• Randal Rupert

    Randal Rupert is one of the few artists delving into the relationship of image and idea, structure and sensation, who is notoverwhelmed by either the magnitude of the issues or the difficulty of the content involved. Since the late ’70s, Rupert has been developing an original, boldly suggestive brand of representational painting which penetrates on the deepest level the distinctive way that urban people see today. Rupert’s paintings are active, indeed confrontational pictures which demand attention. The means used is a unique fast-time presentation which instantly changes form into information,

  • Holly Hughes

    Although strongly identified with the much heralded revival of figuration, the ’80s, I predict, will also be known for innovative abstraction. Approaches toward abstraction are changing, particularly among artists currently younger than their mid 30s. Compared to their colleagues who entered the art scene in the ’60s and ’70s, this group is generally less involved with spinning theories or elaborating formal dos and don’ts, and more interested in exploring and heightening the visual aspect of their art. A new sort of abstraction, which I would call sentient abstraction, has emerged, and it


    LOOK AT THE ART AROUND. Do you believe it, or better yet do you believe in it? Does it have the power to move or delight? Is it marvelous, does it mystify? Too much of what is being made today is pseudoart—things that at first glance may have the look of art. What differentiates pseudoart from art is imagination.

    It takes imagination to transform the familiar into the fantastic, to reveal the truth in the mundane, to pave a visual pathway to the unknown. A vision without imagination is one-dimensional, far too limited in scope and limiting in outlook to make more than an initial impact which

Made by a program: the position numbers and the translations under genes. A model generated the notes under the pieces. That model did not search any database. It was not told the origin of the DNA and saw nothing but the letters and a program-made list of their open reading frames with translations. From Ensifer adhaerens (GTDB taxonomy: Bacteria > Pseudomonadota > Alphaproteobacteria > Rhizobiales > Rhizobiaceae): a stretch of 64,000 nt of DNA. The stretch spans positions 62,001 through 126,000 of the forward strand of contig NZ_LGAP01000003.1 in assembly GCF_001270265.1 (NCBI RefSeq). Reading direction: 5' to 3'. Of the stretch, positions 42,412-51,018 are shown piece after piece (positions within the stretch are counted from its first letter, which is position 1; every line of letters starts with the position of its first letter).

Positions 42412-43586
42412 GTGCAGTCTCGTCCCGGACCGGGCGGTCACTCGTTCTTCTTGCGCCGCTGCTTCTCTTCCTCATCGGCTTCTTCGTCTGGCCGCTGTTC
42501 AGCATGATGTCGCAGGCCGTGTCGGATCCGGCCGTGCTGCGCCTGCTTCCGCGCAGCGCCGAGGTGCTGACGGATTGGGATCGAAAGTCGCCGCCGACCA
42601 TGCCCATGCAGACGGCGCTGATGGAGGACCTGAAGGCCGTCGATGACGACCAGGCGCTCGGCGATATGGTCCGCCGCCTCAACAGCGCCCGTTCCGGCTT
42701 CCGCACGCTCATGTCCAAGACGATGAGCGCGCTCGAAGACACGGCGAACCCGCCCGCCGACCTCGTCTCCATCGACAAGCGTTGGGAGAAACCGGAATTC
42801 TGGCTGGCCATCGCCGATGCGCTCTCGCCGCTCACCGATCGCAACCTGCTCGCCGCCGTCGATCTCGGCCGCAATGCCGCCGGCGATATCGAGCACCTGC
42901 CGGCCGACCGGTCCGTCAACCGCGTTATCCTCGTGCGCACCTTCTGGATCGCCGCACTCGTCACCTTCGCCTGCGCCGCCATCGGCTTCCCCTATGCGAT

• Peggy Cyphers

    One mark of artistic vision is the ability to create a pictorial world in which everything looks distinctive and nothing appears contrived. This is a mark difficult to attain, but it has been hit, and right on target, in the recent work of Peggy Cyphers. This young New York abstract painter seeks that critical edge where form emerges with feeling, space suggests situation, and image turns into idea. The means she uses are both visual and conceptual. The energetic material qualities of Cyphers’ pictures make them resound as physical and perceptible things, and in the process liberate the paintings’

  • Judith Shea

    Judith Shea offers the most exciting and significant sculptural vision of the figure seen in New York this season. Her latest works are capable of arousing the deepest feelings in their audience. Although best known for her pioneering achievements in bridging the gap between art and fashion, Shea’s current pieces are very much in the sculptural mainstream. Remaining true to her distinctive way of seeing, she continues to make forms related to clothing, and to turn toward personal objectives the value of clothes as cultural signs; however, her means and ends are directed to the major challenge

  • William Dole

    Collage is a medium capable of incorporating elements of drawings, prints, photographs, and paintings, and as such it is probably the most enigmatic and elusive means of expression in 20th-century art. The technique offers endless formal and thematic possibilities, and it is a demanding discipline which tests both an artist’s imagination and his or her powers of communication. Still, many collages today are only pleasant to look at or only interesting to think about. Rare are the examples that move us intellectually and emotionally in the way that good drawings, prints, photographs, and paintings